Consumers swooped to pick up gold in Asia after the precious metal slumped to a two-year trough on Tuesday, although some buyers were waiting to see if prices might weaken even further as the outlook for the asset turns sour.
The decline - gold has dropped 12 percent since Friday - resulted in brisk sales in parts of India and China, which together account for more than a third of global gold demand, according to the World Gold Council.
Gold prices are now more than $500 below a record in September 2011, attracting buyers and sending premiums for gold bars to a 16-month high in Asia.
"If you compare the number of customers from last week, the walk ins have doubled this week," said T. Rajesh Kumar, manager of NAC gold jewellers in Chennai. "Our profits have slipped but volumes are up."
Bargain hunting lifted premiums in Hong Kong to $2 an ounce to the spot London prices from $1.60 to $1.70 last week as shops in the former British colony saw a rush in purchases of jewellery and gold nuggets. Hong Kong, the centre for bullion trading in East Asia, is also China's main source for gold imports.
Liu Yu Ning, vice general manager at Jingyi Gold in Beijing, said selling of physical gold on Monday had risen 60-70 percent at the firm from the daily average last week because of lower prices.
In Japan, where mostly elderly residents had lined up just last week to sell unwanted jewellery, buyers outnumbered sellers on Tuesday as consumers also fretted about the new economic policies of Prime Minister Shinzo Abe.
Premiums for Japanese gold bars strengthened to as high as $1 from flat to discount last week, and there was also buying interest related to tensions on the Korean peninsula.
"Bank deposits generate virtually zero interest," said Yujiro Yamashita, 63, who bought 100 grams of gold at Ginza Tanaka, a jewellery shop in the Ginza shopping district in central Tokyo.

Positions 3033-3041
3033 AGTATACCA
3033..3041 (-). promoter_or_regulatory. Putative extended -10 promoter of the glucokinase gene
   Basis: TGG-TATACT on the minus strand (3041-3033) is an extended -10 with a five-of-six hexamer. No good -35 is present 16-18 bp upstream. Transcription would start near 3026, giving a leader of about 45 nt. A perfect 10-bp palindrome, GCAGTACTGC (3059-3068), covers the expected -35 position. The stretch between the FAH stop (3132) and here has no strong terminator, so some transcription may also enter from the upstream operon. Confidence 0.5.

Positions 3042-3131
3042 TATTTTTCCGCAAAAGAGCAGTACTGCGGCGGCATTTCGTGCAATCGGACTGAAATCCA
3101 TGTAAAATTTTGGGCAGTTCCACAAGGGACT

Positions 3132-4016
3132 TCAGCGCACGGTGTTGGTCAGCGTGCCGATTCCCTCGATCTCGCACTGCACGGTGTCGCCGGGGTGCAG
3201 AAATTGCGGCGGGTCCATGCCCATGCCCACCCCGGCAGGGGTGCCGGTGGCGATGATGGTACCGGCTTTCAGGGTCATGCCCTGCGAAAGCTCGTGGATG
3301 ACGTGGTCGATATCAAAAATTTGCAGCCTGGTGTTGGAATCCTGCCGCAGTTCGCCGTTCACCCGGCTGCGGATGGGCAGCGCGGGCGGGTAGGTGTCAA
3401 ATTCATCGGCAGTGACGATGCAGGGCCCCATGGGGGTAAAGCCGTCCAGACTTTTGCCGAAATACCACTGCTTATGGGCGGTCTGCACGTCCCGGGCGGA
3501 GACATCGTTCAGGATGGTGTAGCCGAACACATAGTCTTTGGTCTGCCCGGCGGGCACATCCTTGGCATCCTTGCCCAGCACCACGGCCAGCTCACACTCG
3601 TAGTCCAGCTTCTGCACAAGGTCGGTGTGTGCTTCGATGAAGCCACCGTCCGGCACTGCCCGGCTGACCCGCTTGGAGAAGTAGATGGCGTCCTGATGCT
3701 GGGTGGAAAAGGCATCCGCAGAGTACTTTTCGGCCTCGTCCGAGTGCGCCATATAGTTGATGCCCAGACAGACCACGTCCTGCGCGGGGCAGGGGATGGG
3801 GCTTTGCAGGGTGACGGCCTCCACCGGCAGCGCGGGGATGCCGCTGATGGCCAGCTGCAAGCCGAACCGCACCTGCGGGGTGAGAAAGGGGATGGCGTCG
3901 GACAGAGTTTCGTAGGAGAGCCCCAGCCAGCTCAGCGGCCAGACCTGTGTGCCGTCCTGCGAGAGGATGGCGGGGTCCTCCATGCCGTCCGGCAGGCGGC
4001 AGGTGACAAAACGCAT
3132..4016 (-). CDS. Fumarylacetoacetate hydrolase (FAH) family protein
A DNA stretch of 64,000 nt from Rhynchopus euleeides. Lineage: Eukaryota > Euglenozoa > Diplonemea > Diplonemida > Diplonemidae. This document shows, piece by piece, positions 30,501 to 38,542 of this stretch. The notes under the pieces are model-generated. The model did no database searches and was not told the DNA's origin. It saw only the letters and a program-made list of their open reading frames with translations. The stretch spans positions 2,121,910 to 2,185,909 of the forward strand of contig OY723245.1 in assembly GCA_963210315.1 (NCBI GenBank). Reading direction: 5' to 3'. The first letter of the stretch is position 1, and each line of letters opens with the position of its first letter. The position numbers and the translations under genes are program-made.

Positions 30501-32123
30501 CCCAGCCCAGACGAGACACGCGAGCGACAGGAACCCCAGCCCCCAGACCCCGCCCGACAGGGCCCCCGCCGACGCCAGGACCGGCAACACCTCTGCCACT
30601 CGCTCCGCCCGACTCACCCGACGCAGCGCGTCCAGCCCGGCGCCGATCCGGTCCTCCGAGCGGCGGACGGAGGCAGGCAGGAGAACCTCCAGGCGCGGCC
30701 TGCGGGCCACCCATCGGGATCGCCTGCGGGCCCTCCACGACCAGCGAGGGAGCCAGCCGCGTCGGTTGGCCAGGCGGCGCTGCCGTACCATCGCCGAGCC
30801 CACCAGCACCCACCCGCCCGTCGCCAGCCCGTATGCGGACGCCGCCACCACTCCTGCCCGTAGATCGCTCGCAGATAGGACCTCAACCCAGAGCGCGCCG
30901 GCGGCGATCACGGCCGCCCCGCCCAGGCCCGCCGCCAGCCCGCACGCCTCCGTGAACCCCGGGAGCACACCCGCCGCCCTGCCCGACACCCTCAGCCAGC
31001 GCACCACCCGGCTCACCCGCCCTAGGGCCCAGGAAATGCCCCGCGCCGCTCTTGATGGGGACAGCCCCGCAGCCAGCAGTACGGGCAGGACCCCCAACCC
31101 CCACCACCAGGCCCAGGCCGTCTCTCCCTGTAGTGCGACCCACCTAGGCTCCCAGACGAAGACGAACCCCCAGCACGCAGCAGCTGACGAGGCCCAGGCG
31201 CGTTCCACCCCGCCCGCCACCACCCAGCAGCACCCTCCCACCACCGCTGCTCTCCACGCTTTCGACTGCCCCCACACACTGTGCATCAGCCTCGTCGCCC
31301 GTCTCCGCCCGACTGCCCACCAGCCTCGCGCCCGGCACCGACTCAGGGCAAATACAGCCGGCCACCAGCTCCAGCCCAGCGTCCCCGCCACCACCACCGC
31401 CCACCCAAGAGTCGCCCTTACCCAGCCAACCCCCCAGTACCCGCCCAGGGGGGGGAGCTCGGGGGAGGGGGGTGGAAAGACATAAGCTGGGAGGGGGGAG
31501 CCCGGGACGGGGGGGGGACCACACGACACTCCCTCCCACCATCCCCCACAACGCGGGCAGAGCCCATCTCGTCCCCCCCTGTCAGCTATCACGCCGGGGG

GOLD LOVE AFFAIR
Despite the interest in Hong Kong and India, the buying is unlikely to translate into significant support just yet for gold. The precious metal scored a modest rebound on Tuesday after enduring its biggest ever daily drop in the previous session, falling $125 an ounce.
Spot gold was up 2.49 percent to $1,386.41 an ounce at 1017 GMT, a gain of $33.66.
But the market is overshadowed by fears of central bank sales and global growth, which have prompted investors to dump their holdings.
Heavy outflows on global gold exchange-traded funds, which trimmed holdings to their lowest in more than a year, may also mark the end of a love affair between gold and investors.
Some jewellers in Asia said they would not begin adding to gold stocks until a clearer picture of consumer demand emerged.
Jewellery demand accounted for about 43 percent of global gold demand in 2012, versus about 34 percent for investment, according to the World Gold Council.
"This is a dilemma among physical buyers. The price really looks cheap compared with just a few days ago, but on the other hand, investors and jewellers in Asia get very jittery when prices are falling at such an alarming rate," said Joyce Liu, an investment analyst at Phillip Futures in Singapore, who pegged support at $1,310.
The fall in prices could revive seasonal demand from India which usually sets the gold market alight but which has been hurt this year by a weak rupee and government taxes on imports.
India's gold imports fell 24 percent in the first quarter.
Jewellery is an essential part of the dowry Indian parents give to their daughters at weddings.
Physical dealers in Singapore, who sell gold to India, pushed up the premiums for gold bars to their highest since October 2011 to offset declines in the cash prices.
Omkar Vala, a gold bullion trader in Dubai's Gold Souk, said more than 90 percent of sales were to Indians, partly because of the traditional wedding season. The Gulf Arab emirate, popular with sun-seeking Western tourists and expatriates, is a centre for gold trading in the region.
"Saturday, yesterday also (saw) big business. The people from India and the Middle East want to invest in these types of things," he said. "Maybe it's going up so everybody is thinking they must buy."